1. Why Costco dessert platters feature four rows of desserts, when only one of them is worth having. Why don’t they just sell whole platters of the lemon ones?
Pictured: Two rows of caramel things (disgusting), one row of brownies (satisfactory), and one row of lemon coconut bars (heavenly).
2. Why microwaves come with a popcorn button, even though popcorn bags always say “Do not use the popcorn button.”
3. Why my phone autocorrects “Hi” to “Job” whenever I start typing an email.
4. Why streetcars exist. What do streetcars have that buses don’t? Buses can go anywhere, whereas streetcars are tied to a single track. And streetcars make these horrible screeching noises when they pull into a station (at least ours do). What’s the rationale here?
5. Why actresses wear such unflattering clothes on the red carpet. If I was rich and famous and I showed up at an event looking terrible, it would be by mistake. Yet celebrities frequently seem to be wearing such atrocities intentionally. Does it somehow help their acting careers, or are they just doing it for the brand sponsorships?
6. How opioids work. Do they only act as painkillers while you’re in pain? If you took a super small dose of heroin while in pain, would you get high from it anyway or would it just feel like taking an Advil? How small does the dose have to be to get high? Is it possible to get high once and not get addicted? How about crack/meth?
(These are all hypothetical questions, not ones I’m actively investigating.)
7. Why “It all went downhill from there” means something went badly. Downhill is generally the most fun direction to travel, whereas uphill is a tiresome slog.
8. Where all the hair goes in gym showers. The holes in the drain are always really wide—to let the hair go down, I assume—but then surely it must gather somewhere. Where? How do they clean it?
9. Why people spend so much of their lives following the news. Thoreau said it best, so I’ll just quote him (from Walden):
If we read of one man robbed, or murdered, or killed by accident, or one house burned, or one vessel wrecked, or one steamboat blown up, or one cow run over on the Western Railroad, or one mad dog killed, or one lot of grasshoppers in the winter—we never need read of another. One is enough. If you are acquainted with the principle, what do you care for a myriad instances and applications?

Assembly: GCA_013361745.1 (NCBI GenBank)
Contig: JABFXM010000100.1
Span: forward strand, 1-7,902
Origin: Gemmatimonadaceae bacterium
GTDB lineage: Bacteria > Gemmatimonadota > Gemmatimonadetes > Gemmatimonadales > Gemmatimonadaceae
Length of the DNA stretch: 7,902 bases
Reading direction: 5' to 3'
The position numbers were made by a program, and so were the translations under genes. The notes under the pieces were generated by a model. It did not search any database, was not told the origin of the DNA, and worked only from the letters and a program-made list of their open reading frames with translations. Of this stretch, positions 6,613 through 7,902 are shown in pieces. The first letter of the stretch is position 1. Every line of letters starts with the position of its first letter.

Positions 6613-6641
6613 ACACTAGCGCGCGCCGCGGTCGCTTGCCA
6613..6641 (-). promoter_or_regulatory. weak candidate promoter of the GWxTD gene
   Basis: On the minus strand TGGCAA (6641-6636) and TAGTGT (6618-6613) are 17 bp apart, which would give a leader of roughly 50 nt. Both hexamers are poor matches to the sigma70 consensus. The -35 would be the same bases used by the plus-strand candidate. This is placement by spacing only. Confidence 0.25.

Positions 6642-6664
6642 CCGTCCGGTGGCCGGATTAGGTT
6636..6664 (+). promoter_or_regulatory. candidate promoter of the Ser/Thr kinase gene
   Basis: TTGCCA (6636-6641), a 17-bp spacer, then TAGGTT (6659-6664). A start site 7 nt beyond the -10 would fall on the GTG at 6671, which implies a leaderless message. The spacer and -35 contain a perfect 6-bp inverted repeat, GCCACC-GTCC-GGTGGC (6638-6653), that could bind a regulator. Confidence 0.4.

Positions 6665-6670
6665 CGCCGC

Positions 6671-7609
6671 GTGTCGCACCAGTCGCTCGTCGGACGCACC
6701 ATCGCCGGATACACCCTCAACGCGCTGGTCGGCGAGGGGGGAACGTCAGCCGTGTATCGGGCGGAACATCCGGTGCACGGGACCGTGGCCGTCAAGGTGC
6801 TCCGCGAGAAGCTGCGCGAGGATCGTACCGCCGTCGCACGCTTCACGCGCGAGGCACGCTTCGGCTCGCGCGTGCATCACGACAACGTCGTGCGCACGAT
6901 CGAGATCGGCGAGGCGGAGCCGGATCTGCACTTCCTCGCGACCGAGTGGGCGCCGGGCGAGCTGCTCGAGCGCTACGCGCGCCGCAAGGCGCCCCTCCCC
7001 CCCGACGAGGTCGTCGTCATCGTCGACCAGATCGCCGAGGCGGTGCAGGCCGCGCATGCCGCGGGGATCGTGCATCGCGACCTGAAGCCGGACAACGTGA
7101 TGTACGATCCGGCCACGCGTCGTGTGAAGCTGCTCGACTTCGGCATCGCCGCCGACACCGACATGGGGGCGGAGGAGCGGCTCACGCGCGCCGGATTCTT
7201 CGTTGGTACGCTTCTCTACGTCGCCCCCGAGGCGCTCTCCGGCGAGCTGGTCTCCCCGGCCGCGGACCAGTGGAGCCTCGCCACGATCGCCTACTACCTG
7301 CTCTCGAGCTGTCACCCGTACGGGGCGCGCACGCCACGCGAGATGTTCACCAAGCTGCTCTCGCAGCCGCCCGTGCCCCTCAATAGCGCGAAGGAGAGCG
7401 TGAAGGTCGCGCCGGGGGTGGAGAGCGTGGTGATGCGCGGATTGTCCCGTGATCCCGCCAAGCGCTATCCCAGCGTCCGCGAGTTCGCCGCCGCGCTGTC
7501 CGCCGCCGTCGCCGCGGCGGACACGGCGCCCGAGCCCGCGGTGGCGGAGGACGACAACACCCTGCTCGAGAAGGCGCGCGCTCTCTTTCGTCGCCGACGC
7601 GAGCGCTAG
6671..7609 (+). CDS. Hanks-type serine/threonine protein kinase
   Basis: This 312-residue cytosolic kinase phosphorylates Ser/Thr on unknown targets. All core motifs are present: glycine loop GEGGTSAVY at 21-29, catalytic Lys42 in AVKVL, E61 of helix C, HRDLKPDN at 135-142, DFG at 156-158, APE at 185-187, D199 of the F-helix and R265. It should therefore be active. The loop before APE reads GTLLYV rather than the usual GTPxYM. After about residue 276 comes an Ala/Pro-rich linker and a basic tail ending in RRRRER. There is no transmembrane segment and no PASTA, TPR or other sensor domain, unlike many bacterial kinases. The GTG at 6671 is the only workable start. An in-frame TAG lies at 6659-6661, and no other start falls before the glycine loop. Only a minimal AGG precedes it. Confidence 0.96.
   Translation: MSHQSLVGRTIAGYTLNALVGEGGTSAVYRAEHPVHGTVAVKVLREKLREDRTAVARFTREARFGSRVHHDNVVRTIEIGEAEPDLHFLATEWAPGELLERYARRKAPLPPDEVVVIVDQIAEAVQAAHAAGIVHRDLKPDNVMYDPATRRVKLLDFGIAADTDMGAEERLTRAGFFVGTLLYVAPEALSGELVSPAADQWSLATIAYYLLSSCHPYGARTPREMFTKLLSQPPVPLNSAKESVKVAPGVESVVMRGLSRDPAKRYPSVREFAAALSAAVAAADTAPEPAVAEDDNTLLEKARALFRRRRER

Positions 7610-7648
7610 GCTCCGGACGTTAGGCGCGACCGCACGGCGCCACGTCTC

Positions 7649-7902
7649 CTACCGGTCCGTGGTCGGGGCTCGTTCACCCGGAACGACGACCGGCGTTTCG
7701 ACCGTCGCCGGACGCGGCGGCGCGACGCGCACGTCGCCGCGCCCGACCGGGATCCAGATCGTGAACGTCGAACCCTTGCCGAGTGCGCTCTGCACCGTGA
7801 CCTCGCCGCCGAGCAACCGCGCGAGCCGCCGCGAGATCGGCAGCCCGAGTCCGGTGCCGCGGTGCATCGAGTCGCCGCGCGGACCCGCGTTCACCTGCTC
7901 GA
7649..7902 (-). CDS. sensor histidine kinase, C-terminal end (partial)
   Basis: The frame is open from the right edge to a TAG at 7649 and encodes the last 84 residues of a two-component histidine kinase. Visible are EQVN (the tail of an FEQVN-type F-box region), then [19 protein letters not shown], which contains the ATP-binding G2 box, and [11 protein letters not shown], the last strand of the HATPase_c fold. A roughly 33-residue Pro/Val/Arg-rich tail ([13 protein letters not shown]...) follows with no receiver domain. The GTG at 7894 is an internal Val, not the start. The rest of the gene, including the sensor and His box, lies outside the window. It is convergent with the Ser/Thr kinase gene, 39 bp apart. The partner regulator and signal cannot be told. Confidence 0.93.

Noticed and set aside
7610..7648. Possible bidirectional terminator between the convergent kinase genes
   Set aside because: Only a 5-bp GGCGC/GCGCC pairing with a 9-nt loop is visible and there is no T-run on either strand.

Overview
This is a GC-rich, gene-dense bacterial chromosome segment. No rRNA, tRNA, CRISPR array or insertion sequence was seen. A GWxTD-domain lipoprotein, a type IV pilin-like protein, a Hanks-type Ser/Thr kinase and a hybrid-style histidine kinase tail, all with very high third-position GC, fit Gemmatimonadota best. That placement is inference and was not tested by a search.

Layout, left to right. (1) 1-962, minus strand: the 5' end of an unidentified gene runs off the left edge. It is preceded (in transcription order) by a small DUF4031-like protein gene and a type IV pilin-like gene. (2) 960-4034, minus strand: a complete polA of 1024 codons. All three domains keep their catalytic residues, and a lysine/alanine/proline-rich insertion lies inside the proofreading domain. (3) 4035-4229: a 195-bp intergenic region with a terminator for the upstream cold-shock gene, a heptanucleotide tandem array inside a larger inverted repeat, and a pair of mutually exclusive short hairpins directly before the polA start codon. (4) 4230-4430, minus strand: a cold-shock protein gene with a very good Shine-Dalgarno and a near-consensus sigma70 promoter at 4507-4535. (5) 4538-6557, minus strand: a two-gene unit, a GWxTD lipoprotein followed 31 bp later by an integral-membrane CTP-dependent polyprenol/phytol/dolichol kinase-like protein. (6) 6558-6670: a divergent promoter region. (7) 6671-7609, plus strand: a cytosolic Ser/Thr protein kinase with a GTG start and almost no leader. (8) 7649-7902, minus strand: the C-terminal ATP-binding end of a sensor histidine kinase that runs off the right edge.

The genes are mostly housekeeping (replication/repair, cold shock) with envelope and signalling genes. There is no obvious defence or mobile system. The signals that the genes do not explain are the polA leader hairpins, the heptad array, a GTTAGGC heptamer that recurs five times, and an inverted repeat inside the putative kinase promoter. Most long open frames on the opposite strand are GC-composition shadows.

10. Whether it’s worth doing everything we’re supposed to do to help stop climate change (like recycling, bringing reusable coffee cups everywhere, turning down the air conditioner, etc.). If everyone did these things, how long would it take to make a difference? Would it make (enough of) a difference?
11. What would happen if every country had open borders.
(Update 2/10/2019: Here’s a great article from The Economist, A world of free movement would be $78 trillion richer.)
12. Why roads get potholes. Why haven’t we developed a pothole-proof road material by now?
13. Why people thought Palm Pilots were so great. What did they do exactly? (Maybe because they were infinitely-erasable notepads/calendars… but was that all?)
14. How athletes ever get started in certain Olympic sports. How would you even attempt ski jumping, luge, and skeleton for the first time without dying?
15. Why Gore-tex fabric is so expensive.
16. Why new parents have to be sleep deprived. Why can’t you just leave the baby to cry for 6–8 hours? I’m pretty sure it will still be alive in the morning.
17. Why people design watches without numbers on them. They’re unreadable. (My friend Eleana says the answer is “For people who can read them.” Thanks Eleana.)
18. How dangerous any given place is. All the lists I could find rank places by murder rate, which I don’t think would apply to me as a non-law-enforcement, non-criminal traveller.
19. Why I feel obliged to come up with 19 things just because Tim Urban did.
Why dogs’ noses don’t freeze when it’s cold out.
—My friend Karen
Why water always evaporates, even at room temperature.
—My sister Gemma
Why it’s only socially acceptable to run when you don’t need to be anywhere.
—My brother Henry